As events strive to welcome all kinds of attendees, host destinations play a crucial role. Learn how Richards, profiled in an Ascent Luminary video, and VisitDallas, the video series sponsor, have been pioneers in the process.
By David McMillin
According to Indeed Hiring Lab, diversity- and inclusion-related employment postings have increased by nearly 20 percent since February 2017. In the events industry, one organization was well ahead of this curve: VisitDallas. In 2012, the organization appointed Cheryl Richards chief diversity and inclusion officer, making VisitDallas the first CVB to create such a position. Over the past six years, Richards has played a pivotal role in helping everyone in the organization understand and embrace the best practices for diversity and inclusion.
“We look at everything internally,” Richards told me when I interviewed her for PCMA’s Ascent Luminaries series (VisitDallas is also a sponsor of the series). “I work closely with our HR department to conduct a workforce analysis that makes sure that our talent and our culture mirror the city we serve.”
Getting the Entire City on the Same Page
Richards also looks at diversity with a wider lens, working with representatives throughout Dallas to make sure that the city is well prepared to meet the needs of all kinds of group business. As certain meetings and events approach, Richards organizes integration meetings that unite voices from all city sectors — law enforcement, the light-rail system, airports, the restaurant association, and more — to ensure that the destination delivers what attendees need. For example, when the American Council of the Blind brought more than 1,000 attendees to Dallas for the organization’s annual conference in 2015, the integration meeting paved the way for audible pedestrian signal lights at intersections, menus in braille at area restaurants, and training for the city’s transit system on how to assist visually impaired individuals.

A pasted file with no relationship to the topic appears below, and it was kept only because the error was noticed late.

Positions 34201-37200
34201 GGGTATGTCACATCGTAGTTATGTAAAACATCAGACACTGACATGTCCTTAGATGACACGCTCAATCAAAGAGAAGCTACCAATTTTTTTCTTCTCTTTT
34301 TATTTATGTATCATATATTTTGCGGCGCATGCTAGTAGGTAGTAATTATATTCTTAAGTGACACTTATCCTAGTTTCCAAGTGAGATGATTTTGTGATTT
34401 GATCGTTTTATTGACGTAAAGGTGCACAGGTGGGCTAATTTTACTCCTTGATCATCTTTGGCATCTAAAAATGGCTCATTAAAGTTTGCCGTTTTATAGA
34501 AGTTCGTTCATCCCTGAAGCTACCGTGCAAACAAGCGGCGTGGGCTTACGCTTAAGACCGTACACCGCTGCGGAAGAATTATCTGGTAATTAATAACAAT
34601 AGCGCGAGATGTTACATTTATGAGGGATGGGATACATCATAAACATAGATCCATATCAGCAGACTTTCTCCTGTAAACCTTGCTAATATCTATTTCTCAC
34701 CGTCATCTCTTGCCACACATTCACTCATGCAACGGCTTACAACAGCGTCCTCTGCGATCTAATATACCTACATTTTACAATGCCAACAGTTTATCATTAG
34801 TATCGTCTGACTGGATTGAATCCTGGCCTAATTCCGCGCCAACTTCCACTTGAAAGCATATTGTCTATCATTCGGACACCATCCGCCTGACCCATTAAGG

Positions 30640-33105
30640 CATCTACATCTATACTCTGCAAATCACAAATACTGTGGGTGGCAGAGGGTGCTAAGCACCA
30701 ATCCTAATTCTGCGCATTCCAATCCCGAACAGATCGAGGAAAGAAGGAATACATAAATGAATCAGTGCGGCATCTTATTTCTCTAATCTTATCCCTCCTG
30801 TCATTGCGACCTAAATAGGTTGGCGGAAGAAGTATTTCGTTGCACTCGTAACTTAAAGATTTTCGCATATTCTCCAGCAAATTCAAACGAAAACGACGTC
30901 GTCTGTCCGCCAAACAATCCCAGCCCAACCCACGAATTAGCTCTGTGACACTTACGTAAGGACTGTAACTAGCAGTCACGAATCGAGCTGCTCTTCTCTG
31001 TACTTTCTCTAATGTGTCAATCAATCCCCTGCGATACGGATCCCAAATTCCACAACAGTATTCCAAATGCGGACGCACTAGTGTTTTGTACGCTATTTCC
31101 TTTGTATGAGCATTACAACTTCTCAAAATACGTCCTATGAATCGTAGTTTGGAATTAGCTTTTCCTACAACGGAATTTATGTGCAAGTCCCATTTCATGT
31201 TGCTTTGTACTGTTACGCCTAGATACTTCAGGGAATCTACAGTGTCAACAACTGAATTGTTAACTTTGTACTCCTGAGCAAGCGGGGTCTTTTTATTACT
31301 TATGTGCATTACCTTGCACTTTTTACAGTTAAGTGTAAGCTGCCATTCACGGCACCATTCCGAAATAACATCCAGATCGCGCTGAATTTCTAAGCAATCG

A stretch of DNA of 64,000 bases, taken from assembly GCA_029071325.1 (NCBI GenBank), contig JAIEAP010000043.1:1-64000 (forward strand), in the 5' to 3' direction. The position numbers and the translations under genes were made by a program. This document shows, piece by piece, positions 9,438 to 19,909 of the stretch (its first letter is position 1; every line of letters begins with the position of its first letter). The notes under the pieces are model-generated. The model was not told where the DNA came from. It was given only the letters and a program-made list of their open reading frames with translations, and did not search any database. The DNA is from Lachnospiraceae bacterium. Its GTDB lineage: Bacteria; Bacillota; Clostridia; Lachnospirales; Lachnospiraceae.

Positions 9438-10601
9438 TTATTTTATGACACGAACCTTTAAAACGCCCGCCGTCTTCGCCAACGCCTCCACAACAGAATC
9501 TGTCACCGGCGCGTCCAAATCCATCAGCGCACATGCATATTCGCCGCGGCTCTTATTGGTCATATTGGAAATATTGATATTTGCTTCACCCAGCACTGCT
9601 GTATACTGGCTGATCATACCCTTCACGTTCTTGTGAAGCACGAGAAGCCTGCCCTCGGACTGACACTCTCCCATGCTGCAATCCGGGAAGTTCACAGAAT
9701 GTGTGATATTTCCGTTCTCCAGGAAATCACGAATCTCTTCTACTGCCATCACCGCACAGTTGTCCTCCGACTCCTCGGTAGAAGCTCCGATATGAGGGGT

Leading the Way
Richards credits VisitDallas CEO Phillip Jones for championing the initiatives. “This all begins with a leadership commitment,” Richards said. “Making an impact and being a more welcoming place starts at the top.”
Richards makes sure that employees at VisitDallas aren’t the only ones who recognize that Jones has made diversity a priority. She has helped facilitate greater community collaboration with a series of CEO luncheons. “We invite CEOs from a range of backgrounds and host one specifically for the Asian market, the African- American market, and the Latino market,” Richards said. “We want to make sure that everyone is engaged in the work so we can talk about key issues and make regular improvements to our city.”
Richards’ pioneering role in powering a more diverse and inclusive events industry is the reason she is part of the inaugural class of PCMA Ascent Luminaries — leaders who are championing diversity in business events. Watch the accompanying video for more on how Richards and VisitDallas are making a difference in meetings. Check out the organization’s most recent executive update for more on some of the specific steps that Visit Dallas takes to be more inclusive.
The Ascent Luminaries video series is sponsored by VisitDallas. For more on Ascent, go to PCMA.org/ascent.